Ghana’s utility regulator increased tariffs for electricity and water by up to 89 percent on Monday in a renewed bid to attract competitive private investment to the sector as the West African nation grapples with a crippling power crisis.
Electricity prices were put up by 59.2 percent and water by between 69 percent and 89 percent depending on usage, the Public Utilities Regulatory Commission (PURC) said in its first major change in tariffs since 2013.
The main opposition party condemned the hikes, which are to take effect on December 14, and said it would block implementation.
“It is the highest level of insensitivity ever witnessed by Ghanaians under the Fourth Republic, and certainly just before Christmas and in a year that Ghanaians have known nothing but untold sufferings and hardships. It should not happen,” the party said in a statement.
The PURC said the increases, which had been delayed for several months to allow it to sensitise the public to the need for such a move, were driven largely by a shift from a cheaper hydro-dominated generation mix to thermal power.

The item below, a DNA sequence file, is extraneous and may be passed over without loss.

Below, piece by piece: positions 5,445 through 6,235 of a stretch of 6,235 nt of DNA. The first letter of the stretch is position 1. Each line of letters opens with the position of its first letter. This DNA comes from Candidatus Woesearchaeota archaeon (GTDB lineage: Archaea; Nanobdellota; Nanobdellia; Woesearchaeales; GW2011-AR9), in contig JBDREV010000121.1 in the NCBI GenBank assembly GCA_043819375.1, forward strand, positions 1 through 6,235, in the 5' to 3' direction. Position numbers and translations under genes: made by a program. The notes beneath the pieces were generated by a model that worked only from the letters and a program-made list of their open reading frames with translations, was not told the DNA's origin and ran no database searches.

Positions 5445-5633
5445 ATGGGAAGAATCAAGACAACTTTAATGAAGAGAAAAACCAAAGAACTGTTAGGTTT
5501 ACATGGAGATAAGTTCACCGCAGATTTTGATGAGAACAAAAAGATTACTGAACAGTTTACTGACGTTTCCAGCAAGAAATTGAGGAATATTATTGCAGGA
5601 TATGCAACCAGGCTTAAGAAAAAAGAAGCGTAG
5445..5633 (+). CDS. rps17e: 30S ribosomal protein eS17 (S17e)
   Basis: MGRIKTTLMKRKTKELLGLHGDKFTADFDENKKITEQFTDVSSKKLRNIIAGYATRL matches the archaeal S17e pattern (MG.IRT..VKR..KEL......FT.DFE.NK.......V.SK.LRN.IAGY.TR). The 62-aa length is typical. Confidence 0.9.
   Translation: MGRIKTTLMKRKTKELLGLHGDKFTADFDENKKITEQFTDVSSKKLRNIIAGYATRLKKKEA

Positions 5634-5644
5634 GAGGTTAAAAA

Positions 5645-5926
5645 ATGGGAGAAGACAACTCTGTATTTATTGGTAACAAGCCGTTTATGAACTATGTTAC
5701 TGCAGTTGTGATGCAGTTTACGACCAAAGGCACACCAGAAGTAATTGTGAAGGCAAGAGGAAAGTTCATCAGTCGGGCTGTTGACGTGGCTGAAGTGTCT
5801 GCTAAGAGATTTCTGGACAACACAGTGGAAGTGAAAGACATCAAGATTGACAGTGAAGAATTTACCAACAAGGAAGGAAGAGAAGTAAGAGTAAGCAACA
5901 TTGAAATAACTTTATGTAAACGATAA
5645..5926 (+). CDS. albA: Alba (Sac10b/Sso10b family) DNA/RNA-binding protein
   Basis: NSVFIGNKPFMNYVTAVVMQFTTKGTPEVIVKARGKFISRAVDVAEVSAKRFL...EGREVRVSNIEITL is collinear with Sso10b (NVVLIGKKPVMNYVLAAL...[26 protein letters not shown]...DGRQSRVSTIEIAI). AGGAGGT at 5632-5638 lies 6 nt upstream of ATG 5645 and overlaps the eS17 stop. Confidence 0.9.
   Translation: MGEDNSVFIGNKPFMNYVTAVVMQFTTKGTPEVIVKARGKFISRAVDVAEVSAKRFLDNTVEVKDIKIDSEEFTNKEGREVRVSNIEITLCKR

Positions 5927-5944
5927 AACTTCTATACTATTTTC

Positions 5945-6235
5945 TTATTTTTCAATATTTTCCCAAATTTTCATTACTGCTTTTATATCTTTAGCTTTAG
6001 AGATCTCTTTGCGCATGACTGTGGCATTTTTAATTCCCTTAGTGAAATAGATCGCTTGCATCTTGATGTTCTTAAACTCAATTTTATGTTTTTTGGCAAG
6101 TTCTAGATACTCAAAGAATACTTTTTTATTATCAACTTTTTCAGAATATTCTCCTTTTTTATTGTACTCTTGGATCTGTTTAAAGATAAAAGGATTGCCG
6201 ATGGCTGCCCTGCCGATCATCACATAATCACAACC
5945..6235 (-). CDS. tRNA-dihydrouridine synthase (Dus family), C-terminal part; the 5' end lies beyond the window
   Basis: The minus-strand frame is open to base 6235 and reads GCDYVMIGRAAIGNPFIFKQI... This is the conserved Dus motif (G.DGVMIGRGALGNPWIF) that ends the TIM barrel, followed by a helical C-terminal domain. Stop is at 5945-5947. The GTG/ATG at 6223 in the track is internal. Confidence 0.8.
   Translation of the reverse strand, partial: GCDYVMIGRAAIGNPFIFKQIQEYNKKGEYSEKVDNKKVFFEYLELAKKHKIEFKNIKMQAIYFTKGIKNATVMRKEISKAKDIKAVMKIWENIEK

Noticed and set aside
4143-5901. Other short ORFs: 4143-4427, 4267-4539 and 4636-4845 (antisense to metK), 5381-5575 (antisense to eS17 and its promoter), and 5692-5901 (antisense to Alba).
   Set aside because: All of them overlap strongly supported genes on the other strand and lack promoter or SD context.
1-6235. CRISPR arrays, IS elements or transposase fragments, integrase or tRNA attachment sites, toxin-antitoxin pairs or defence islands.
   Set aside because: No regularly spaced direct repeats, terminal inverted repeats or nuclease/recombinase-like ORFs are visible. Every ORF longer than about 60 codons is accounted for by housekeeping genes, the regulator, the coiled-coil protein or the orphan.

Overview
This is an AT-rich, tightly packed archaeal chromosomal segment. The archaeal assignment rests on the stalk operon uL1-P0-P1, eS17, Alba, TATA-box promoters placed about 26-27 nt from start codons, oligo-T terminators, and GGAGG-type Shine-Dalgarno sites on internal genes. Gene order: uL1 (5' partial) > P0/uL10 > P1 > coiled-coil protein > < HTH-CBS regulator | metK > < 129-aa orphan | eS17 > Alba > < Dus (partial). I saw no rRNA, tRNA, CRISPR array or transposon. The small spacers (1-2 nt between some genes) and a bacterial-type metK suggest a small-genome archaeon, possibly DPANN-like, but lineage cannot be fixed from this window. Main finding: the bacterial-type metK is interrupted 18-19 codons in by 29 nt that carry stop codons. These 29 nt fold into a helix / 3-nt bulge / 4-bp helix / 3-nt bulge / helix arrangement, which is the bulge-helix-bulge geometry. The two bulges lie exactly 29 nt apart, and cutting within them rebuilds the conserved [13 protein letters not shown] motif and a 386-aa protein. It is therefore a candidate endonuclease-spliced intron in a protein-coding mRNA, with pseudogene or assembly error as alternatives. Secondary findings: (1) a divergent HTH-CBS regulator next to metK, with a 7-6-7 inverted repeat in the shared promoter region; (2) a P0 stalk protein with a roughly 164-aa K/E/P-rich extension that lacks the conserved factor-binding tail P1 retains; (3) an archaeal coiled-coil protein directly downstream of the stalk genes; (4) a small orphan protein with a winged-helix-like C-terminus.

They were also to make up for increasing chemical and power purchase costs incurred by the water company, it said.
“The significant change and the increasing dependency on thermal generation has greatly impacted the cost of electricity generation by the utilities service providers,” it said.
The West African country is grappling with a chronic power crisis that has crippled industrial growth and forced the government to contract emergency powerships to make up for a supply shortfall of up to 500 megawatts.
Nana Yaa Dzantua, head of external affairs at the PURC, told Reuters that despite the increases, about 32 percent domestic lifeline consumers would still enjoy subsidies on power.
The rises were also in fulfillment of Ghana’s three-year aid deal with the International Monetary Fund which the government signed in April to restore a fiscal balance and fix the power crisis. The pact has reduced the government’s popularity.
Monday’s tariff hikes are expected to further push up consumer inflation, which stood at a four-year high of 17.4 percent in October.
“The utilities constitute basic expenditure for households and considering the fact that these increases are coming in December when there is already pressure on spending, we expect to see some additional inflation pressure,” said Sampson Akligo of the Accra-based Investcom group.